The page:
After Weisberg took over, Slate began to lose any vestigial openness to publishing conservatives — unless, of course, they were conservatives attacking conservatism. In his live chat on Poynter, Shafer used the 15-year window to give himself some cover. It is the equivalent of saying, “Arianna Huffington loves conservatives! Why, she’s written for National Review and praised Newt Gingrich!” Of course, she did those things in the 1980s, before she went hard left.

Thus, from 1996 to 2006 you find well over half the writers on Shafer’s list: James Q. Wilson, Norman Podhoretz, Midge Decter, David Klinghoffer, etc. (I’m giving the Kinsley era 10 years even though Kinsley left in 2002; it often takes magazines and websites months or years to fully establish new identities). Moreover, many of these contributions were one-offs or had nothing to do with politics. For instance, Shafer cites Emmett R. Tyrell as a sign of Slate’s hospitality to conservatives, but the sole piece Slate ran by Tyrell is called “Requiem for a Swim Coach” — and it ran in 2004. Here’s Mark Steyn! Oh — writing about show tunes. In 1996. When you see the names William McGurn and Wladyslaw Pleszczynski on Shafer’s list, it momentarily impresses — especially coming at the end of the cavalcade of right-wingers Shafer has recited. Then you Google it and see that both men appeared together once in a “breakfast table” conversation in 2001 — and that the conversation was focused on the Super Bowl. Hey, here’s Norman Podhoretz and Midge Decter — together, once, in another “breakfast table,” this time from 1999. Herbert Stein is on Shafer’s list; he passed away in 1999. But wait, here’s Ben Stein! Writing against the death tax! In … 1999. Christopher Caldwell wrote several pieces for Slate — about literature. And most of these ran in the Kinsley era.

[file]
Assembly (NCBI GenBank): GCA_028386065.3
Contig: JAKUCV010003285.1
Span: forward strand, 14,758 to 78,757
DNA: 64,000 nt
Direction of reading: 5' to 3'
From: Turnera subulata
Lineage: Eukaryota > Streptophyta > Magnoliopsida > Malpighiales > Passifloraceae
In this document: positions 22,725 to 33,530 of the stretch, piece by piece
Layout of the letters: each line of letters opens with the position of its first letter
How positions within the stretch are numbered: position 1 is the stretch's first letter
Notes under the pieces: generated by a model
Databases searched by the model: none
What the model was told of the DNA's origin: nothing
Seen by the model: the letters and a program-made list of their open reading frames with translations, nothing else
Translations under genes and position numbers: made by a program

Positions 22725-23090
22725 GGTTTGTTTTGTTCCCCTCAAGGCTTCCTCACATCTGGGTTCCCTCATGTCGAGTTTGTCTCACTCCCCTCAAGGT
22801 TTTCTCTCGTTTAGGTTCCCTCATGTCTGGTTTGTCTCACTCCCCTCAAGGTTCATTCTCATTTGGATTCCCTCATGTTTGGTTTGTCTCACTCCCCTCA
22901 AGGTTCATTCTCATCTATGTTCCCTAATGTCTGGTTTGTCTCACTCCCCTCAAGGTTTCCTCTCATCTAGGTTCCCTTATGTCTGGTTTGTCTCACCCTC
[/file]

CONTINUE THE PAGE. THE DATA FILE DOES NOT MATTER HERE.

It’s also worth nothing, if also obvious, that a few of the names on Shafer’s list are not even conservatives. Obama disciples Andrew Sullivan and David Brooks are questionable, as is David Frum. Sam Tanenhaus, author of “The Death of Conservatism,” is no conservative.

Finally, there is the red-on-red tactic the left loves, getting “conservatives” to attack other conservatives. Most of the names on Shafer’s list appeared in Slate during the Kinsley era, and many of the articles they wrote had nothing to do with politics, but the ones that aren’t from that era and do have to do with politics are largely critical of conservatism or conservatives. There’s Steve Chapman in 2001, writing “In Praise of Polygamy.” Or Ross Douthat going after Michael Gerson in 2007. Or Doug Kmiec explaining why “Barack Obama is a natural for the Catholic vote” in 2008.

After reciting his list, Shafer went on to reiterate: “Slate ran lots of conservatives because it liked to challenge its liberal audience. That’s what I most loved about the place.”

Seriously? The thing that Shafer most loved about Slate, more than anything else, was the idea that it “liked to challenge its liberal audience”? If so, why didn’t Shafer encourage Slate to run conservatives’ articles about politics, instead of just running conservatives’ articles about swim coaches and show tunes? Why didn’t Slate have a regular conservative columnist? Why won’t Slate ever link to this article?

Yeah, Slate has always been about conservatives challenging liberal assumptions. Now excuse me while I go monkeyfishing.

Mark Judge is the author of A Tremor of Bliss: Sex, Catholicism, and Rock ‘n’ Roll.